Prepare To Say No

untitledBusiness and corruption happens.

Bernie Madoff and others have made headlines over the past few years for their illegal activities and are now in prison … as they should be.

It’s now many years later and we see that Madoff’s staff is on the ‘hot seat’ for allegedly participating in his devious plan. If you like you can read this recent article from USA Today.

So it brings to question, what should you do when your boss wants you to agree to (or say) something that you know is wrong?

It’s best to answer this question now – before it becomes an issue.

Some people feel trapped because the boss signs the pay checks and can help or ruin careers. Don’t feel trapped.

My leadership tip for you this week is to never participate in the lies and morally wrong action(s) of your boss. You must demonstrate and preserve your unwavering character. Your integrity is part of your value system and you must protect it.

Take a few minutes and think about the different scenarios you could be involved in at work. Is it quality product sacrifices, or financial reporting, or a personnel issue, or something else?

Knowing how you will handle a situation in advance is ‘the practice of mindful preparedness’ – Thinkership.

You can either stand your ground with your boss … or you can simply run away. It’s your decision; because the alternative of participation is not a very good one … just ask the Madoff team now on trial.

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Procactive Wins Over Reactive

untitledWe’ve all been in a situation that has aggravated us … a boring meeting … conflict with a co-worker or the boss … a noisy neighbor … or similar, and we’ve reacted or responded in a way that we regret.

We need to be careful and think things through more thoroughly.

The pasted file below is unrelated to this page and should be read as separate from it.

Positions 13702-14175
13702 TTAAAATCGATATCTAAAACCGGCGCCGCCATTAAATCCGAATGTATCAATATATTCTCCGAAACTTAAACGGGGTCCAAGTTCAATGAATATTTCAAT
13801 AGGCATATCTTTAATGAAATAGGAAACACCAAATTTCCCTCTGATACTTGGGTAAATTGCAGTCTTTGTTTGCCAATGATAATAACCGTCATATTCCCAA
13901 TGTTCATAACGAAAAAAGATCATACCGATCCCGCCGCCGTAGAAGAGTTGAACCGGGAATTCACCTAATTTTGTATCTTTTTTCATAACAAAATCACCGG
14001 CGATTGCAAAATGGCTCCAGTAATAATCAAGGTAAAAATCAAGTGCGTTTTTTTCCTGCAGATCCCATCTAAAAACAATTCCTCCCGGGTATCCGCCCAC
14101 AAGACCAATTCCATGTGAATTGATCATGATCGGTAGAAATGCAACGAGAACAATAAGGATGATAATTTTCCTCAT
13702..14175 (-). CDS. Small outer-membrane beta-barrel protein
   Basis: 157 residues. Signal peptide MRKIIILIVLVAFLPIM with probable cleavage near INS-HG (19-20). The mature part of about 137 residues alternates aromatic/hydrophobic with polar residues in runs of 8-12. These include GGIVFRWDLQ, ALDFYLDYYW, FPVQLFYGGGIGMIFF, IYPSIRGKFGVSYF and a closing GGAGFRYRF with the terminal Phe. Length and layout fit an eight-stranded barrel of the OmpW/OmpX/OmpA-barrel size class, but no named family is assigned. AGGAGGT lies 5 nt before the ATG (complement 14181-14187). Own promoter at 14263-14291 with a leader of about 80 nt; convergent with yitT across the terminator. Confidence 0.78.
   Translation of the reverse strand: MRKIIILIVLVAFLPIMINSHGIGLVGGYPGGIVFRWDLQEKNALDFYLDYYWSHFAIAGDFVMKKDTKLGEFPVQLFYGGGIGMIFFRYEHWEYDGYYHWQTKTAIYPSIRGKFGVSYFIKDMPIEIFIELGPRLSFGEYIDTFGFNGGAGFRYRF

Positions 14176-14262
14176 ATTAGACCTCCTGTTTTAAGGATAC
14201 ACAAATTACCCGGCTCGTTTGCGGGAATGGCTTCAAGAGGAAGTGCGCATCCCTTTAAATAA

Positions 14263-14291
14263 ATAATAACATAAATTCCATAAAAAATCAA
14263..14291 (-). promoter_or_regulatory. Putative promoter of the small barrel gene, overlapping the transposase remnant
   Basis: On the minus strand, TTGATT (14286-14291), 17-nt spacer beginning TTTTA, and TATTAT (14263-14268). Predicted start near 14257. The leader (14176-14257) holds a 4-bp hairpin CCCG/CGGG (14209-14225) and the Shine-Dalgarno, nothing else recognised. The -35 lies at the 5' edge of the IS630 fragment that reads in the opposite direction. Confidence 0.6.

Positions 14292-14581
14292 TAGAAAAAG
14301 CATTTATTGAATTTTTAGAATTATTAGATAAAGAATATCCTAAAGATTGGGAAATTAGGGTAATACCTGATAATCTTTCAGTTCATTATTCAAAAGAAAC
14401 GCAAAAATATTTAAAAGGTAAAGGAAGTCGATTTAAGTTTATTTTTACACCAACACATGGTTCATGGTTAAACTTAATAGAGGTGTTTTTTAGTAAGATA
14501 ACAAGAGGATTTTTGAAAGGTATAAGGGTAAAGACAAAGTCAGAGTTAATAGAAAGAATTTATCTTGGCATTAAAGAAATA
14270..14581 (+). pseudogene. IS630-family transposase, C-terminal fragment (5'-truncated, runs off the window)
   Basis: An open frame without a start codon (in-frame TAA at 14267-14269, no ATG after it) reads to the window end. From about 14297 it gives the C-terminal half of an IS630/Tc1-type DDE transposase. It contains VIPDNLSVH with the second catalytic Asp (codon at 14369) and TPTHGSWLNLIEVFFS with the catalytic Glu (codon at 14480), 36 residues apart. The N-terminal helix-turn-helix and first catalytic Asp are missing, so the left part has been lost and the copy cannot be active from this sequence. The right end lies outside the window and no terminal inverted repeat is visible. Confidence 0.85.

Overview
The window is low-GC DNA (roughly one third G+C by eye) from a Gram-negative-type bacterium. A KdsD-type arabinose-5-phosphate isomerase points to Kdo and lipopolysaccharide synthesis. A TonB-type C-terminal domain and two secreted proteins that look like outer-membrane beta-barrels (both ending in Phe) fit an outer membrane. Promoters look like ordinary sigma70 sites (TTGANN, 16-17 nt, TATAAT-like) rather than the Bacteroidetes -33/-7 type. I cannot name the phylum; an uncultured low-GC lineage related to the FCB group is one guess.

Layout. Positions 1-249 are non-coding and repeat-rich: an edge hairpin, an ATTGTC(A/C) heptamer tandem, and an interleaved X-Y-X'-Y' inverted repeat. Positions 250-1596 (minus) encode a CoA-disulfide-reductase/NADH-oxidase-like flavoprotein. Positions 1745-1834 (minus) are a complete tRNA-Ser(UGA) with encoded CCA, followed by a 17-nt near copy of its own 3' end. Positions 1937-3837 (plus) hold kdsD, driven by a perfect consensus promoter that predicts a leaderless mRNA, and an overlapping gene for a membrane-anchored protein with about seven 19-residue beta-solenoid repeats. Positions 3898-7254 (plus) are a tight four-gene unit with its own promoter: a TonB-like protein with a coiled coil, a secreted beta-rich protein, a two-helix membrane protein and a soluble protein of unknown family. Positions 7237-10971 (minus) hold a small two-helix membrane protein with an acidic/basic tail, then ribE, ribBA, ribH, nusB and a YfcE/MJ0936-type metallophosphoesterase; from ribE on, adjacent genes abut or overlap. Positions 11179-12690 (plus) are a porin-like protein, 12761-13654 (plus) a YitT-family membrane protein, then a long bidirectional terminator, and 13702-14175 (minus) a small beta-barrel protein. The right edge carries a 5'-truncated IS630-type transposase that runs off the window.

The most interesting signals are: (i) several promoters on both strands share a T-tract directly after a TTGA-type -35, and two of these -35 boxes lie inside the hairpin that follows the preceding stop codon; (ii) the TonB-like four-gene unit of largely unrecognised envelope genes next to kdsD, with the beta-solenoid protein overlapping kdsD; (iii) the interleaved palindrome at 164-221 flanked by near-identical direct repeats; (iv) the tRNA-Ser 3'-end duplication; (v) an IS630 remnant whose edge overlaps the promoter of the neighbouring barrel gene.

Take as an example, the recent story of a man who was shot in a movie theatre after an argument with a fellow movie-goer. The argument was over texting during the movie.

Or the man who is awaiting sentencing after being found guilty for shooting his gun at teenagers who were playing loud music at a gas station. He is facing up to 60 years !!

I’m not even going to mention the road rage incidents that happen all too frequently … often resulting in property damage and / or death.

These, among many others are very serious situations that we could all be faced with in the blink of an eye.

My leadership tip for you this week is to avoid bad situations by thinking things through in advance. I call this Thinkership – the practice of mindful preparedness.

I want you to avoid the mishaps at work and away from work utilizing the principles of Thinkership.

There are many factors involved, but here are a couple of Thinkership practices you can begin to take:

1. Slow down and start thinking – by slowing down and thinking more, you will be positioned to make better decisions faster.

2. Anticipate and plan – by anticipating situations and planning the solution before it becomes a problem for you.

We all make mistakes in our lives and there are some decisions we make in the heat of the moment that we absolutely need to avoid.

It’s best to be a leader who is more proactive than reactive.

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The Best Way To Make A Decision

decisionsLast week we heard CVS Caremark make a major announcement – they have decided to no longer sell tobacco products from their drug stores.

Hip – hip hurray !